Montecassino Commemorative Address, Cassino War Cemetery

Standing here in Cassino War Cemetery, among the graves looking up at the beautiful Abbey of Montecassino, it is hard to imagine the utter devastation left behind by the battles which ended here in May 1944. Hundreds of thousands of shells and bombs of every description left nothing but piled rubble, broken riverbanks and shredded tree trunks.

The ferocity of the fighting here had few parallels during the Second World War. Around 20,000 men, including 343 New Zealanders, were killed during the four months of the battles, and twice that many were wounded.

The 28 (Māori) Battalion, which was awarded the battle honour “Monastery Hill” for its brave attempts to capture the Railway Station, suffered heavy losses. Of the 209 who began the attack on the Railway Station, 128 were killed, wounded, or taken prisoner.

Losses such as these were carried because of what was at stake; the liberation of Italy and, ultimately, the success of the planned Normandy Landings, which were fast approaching.

The New Zealand soldiers who served here, alongside their Commonwealth, French, Polish and American allies, fought for a common purpose and made a common sacrifice. They knew full well what the risks were and yet those brave men, such as Sir Robert “Bom” Gillies – the last surviving member of the 28 (Māori) Battalion – showed up for their country time and again.

Sir Robert, it really is an honour to be here with you today.

Two thousand Italian civilians also lost their lives during the battle, which was something greatly lamented by the troops. Many more were wounded or lost their homes and livelihoods. The Italian people were doing everything they could to liberate their country. As one of the New Zealand battalion historians recorded, beyond the immediate battle zone:

[The Italian people] still occupied the houses … despite shelling and mortaring. They were almost destitute – the Germans had robbed them of their livestock and food – but they gave freely of what they had.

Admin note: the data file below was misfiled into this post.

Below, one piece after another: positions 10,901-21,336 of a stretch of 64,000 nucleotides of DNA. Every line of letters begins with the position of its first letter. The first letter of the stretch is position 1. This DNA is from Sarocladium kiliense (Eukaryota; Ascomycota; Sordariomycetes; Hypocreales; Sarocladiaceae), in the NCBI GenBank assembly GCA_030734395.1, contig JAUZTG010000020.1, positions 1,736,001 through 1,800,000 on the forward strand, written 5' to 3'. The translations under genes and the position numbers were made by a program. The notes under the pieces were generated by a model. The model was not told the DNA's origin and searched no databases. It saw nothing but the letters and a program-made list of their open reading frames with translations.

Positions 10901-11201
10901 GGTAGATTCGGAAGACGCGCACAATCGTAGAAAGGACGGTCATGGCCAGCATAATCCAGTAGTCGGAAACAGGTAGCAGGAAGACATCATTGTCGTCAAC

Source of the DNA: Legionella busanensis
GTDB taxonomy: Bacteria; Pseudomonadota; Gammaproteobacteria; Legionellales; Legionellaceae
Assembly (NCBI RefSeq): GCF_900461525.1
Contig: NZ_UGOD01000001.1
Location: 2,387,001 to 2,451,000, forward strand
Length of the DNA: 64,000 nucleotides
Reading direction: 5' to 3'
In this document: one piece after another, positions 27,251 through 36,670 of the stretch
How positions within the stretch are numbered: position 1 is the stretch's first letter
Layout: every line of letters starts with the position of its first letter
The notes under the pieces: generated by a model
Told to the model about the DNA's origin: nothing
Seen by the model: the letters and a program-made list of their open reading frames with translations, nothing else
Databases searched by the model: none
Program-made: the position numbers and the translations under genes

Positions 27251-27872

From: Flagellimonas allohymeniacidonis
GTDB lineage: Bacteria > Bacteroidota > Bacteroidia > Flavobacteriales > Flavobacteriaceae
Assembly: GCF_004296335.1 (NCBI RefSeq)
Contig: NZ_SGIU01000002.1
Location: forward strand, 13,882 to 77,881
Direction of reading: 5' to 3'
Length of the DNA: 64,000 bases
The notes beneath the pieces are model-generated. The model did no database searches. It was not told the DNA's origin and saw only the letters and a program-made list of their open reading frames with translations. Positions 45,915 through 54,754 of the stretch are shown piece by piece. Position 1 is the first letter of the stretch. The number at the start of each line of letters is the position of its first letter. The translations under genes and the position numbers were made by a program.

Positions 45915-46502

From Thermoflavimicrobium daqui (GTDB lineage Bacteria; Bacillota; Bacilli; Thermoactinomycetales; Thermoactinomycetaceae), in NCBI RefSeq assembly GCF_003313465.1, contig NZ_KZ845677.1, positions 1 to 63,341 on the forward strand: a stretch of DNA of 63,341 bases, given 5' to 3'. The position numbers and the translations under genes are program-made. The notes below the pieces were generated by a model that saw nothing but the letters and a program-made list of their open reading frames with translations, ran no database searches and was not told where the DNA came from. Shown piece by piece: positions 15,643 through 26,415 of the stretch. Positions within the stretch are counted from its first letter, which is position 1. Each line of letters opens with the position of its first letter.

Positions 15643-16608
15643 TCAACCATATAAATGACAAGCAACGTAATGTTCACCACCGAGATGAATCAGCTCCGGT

Today, the landscape around us is peaceful. Soldiers of the Commonwealth lie here side by side cared for by the Italian people and the Commonwealth War Graves Commission – you honour them with your dedication and we thank you for this.

We should also acknowledge the courage of our then enemy, and how today we have become staunch allies in the pursuit of peace. Sadly, peace continues to elude many, and our world is still ravaged by war - in Ukraine, the Middle East and elsewhere.

Today let us all think about the continuing need to stand up to those who believe might is right and who have no regard for human rights or international law. We should also consider what we can all do in the ongoing struggle for a better, peaceful world.

In paying tribute to the New Zealand forces who served here at Cassino so many years ago, it is important to recall that the vast majority of them, until very recently, had also been civilians. They were farmers, factory workers, apprentices, public servants and teachers. Casualty replacement and an urgent need to relieve those who had already fought the hard campaigns in mainland Greece, Crete and North Africa had brought this about.

My own father, the late Percy Collins, went from being a King Country dairy farmer with his first baby on the way to being a sapper in 5 Field Park Company and fought here at Cassino.

He was one of the lucky ones. He came home. But the reality is no one who fights in war – or who is a civilian in a country at war – is lucky.

Over the years, I have read extensively about the battles of Cassino, and my father would sometimes talk about it. None of the memories were fond. Once he got back to New Zealand after the war, he said that he would never leave again.

He was but one of the remarkable men who brought a very different spirit with them. Although the battles here and later in the war impacted them, and frequently very severely, this did not necessarily define them. When the survivors returned to New Zealand, to cheers, smiles and tears of relief, what concerned them most were their families, communities and building a better New Zealand.

Although they held fiercely to the memory of their fallen comrades, there was little appetite for statues or war memorials. If there was money to be spent, they wanted it invested in community halls, swimming pools, parks and sports grounds.

Today, 80 years later, this generation has almost left us, but we, their children, grandchildren and great grandchildren, will never forget them and that extraordinarily generous and democratic spirit that remains at the core of everything we value.

We will remember them.